Wowzas!!! 😎😎😎😎☀️☀️☀️☀️ no I’m not complaining…
I ❤️ it
but we need to know what to be mindful of when exercising in this heat so here are a few tips….
Firstly it’s always key to remember that in any weather – approx 10-15 mins into a workout your body temperature is always a few degrees above normal temperatures and so in higher temperatures this increases further and if you try to sustain exercise for too long you’ll get fatigue and other heat related problems.
However, these heat related problems can be avoided if we stay well hydrated, Drinking water is imperative for exercising in hot or humid weather.
Maintenance of body fluids is essential to maintaining proper body temperature. Sweat cools your body by evaporating off your skin. Visible beads of sweat that don’t evaporate only dehydrate you they don’t provide the beneficial cooling effect. If you let your body become dehydrated, you’ll find it much more difficult to perform even the lightest of workouts.
But don’t wait until you’re thirsty to start replenishing fluids. Chances are, by the time you actually feel thirsty, your body is well on its way to becoming severely dehydrated.
Here are the key factors to consider for hot weather exercise:
Fluid replenishment before, during and after exercise is essential to avoid progressive dehydration. Water isn’t the only thing your body loses in sweat. Electrolytes such as sodium, potassium and chloride are also lost in sweat. It is equally important to replace these with a sports drink during continuous exercise lasting longer than one or two hours. (milk is good for this after exercise)
2 hours before exercise drink 5-600ml water
every 10-20 minutes during exercise drink 2-300ml water
after exercise drink 450-675ml for every 0.5kg body weight lost
2. Exercise Intensity
You should reduce the intensity of your workout, particularly the first few times you are exposed to higher temperatures so be sure not to push yourself over board…
High humidity prevents sweat from evaporating, and remember that sweat that does not evaporate does not cool the body.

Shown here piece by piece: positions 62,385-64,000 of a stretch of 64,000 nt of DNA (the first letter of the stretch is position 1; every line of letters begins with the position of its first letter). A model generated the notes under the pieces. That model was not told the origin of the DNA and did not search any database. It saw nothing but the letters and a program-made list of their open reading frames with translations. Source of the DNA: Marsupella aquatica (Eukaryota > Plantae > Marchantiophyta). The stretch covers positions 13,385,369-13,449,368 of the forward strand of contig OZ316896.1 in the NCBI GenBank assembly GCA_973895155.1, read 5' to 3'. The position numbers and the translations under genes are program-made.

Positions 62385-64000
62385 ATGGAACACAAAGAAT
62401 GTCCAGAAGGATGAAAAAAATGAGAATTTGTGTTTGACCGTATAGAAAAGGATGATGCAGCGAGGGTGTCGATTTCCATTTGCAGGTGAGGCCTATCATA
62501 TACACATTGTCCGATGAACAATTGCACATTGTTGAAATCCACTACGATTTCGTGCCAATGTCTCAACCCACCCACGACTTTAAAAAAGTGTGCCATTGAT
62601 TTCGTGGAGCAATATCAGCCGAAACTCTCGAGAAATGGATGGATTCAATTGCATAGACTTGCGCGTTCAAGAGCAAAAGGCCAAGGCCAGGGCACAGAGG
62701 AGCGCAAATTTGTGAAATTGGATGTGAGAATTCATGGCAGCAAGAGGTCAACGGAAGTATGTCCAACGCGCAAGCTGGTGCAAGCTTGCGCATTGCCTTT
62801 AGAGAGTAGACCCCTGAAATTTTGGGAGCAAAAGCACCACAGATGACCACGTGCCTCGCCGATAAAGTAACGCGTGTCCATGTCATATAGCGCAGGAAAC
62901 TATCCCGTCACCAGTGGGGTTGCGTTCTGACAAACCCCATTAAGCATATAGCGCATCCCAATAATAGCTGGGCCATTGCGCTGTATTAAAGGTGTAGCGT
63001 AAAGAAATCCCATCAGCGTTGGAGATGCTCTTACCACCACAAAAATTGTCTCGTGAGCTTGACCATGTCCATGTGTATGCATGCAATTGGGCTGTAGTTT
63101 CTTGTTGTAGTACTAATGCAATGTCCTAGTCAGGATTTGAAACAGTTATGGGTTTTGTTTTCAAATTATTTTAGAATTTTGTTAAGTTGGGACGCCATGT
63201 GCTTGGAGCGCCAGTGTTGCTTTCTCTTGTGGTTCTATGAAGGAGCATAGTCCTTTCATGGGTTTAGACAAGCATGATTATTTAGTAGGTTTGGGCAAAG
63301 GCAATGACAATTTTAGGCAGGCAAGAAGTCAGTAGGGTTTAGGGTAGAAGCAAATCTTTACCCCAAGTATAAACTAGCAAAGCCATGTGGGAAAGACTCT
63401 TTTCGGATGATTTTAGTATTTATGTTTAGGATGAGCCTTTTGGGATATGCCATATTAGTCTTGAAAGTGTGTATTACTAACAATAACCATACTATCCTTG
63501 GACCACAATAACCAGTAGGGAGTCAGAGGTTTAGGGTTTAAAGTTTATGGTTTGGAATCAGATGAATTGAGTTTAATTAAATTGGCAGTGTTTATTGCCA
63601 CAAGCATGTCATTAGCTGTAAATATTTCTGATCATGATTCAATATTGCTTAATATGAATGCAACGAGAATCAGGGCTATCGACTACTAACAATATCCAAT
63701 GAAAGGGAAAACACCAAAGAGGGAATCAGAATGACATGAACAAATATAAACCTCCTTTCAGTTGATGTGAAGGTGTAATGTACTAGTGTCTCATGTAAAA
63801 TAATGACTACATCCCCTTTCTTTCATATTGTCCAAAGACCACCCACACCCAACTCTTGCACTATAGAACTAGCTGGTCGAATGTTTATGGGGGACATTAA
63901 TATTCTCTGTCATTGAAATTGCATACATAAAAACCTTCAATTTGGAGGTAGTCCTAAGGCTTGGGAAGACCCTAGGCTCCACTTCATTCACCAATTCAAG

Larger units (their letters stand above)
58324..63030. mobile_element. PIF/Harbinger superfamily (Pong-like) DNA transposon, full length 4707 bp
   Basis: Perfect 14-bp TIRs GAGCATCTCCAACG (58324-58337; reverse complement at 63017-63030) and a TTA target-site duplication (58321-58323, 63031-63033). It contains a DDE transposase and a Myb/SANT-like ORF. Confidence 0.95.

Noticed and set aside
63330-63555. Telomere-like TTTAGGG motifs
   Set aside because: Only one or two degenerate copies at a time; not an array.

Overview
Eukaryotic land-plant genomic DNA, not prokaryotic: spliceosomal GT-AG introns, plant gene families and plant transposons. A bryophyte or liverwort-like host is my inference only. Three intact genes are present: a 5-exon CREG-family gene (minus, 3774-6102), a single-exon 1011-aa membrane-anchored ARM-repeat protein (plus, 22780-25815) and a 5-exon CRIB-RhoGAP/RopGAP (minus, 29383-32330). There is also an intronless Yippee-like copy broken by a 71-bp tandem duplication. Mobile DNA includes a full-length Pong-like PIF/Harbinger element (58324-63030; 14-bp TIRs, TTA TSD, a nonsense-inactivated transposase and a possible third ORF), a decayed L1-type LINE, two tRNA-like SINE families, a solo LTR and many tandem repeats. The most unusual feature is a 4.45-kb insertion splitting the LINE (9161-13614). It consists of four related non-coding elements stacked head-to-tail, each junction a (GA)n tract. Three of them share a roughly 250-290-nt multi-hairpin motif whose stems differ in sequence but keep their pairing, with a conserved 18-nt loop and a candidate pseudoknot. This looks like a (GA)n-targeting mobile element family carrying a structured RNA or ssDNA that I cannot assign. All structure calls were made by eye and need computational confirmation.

While a 32° C outdoor temperature is relatively safe at 10% humidity, the heat stress of 32° C at 50% humidity is the equivalent of 35° C.
When the heat stress index rises above 32° C, you may want to consider postponing your exercise session until later in the day. Or, plan ahead and beat the day’s heat by working out early in the morning or late at night.
4. Heat Stress Index
When you go outside to exercise, refer to the heat stress index and consider the associated risks:
* Below 27° C: Little or no danger under normal circumstances
* 27–32° C: Fatigue possible with prolonged exposure
* 32–41° C: Heat cramps and heat exhaustion are possible
* 41–54° C: Heat cramps and heat exhaustion likely, heatstroke is possible
* Over 54° C: Heatstroke is imminent
Exercise and heat acclimation can increase your blood volume, helping to regulate body temperature more effectively. Interestingly, the acclimatisation process can be completed in seven to 14 days of repeated heat exposure. However, you must always continue to drink fluids before, during and after exercise.
Wear minimal clothing to provide a greater skin surface area for heat dissipation. Your clothing should be lightweight, loose-fitting, light-colored to reflect the sun’s rays and of a fabric that absorbs water, such as cotton or other moisture wicking material.
Know when to say “no” to exercise. Using common sense is your best bet for preventing heat stress when Mother Nature turns up the heat. (so if you’re already very dehydrated today and don’t have time to hydrate before your workout think twice about it.)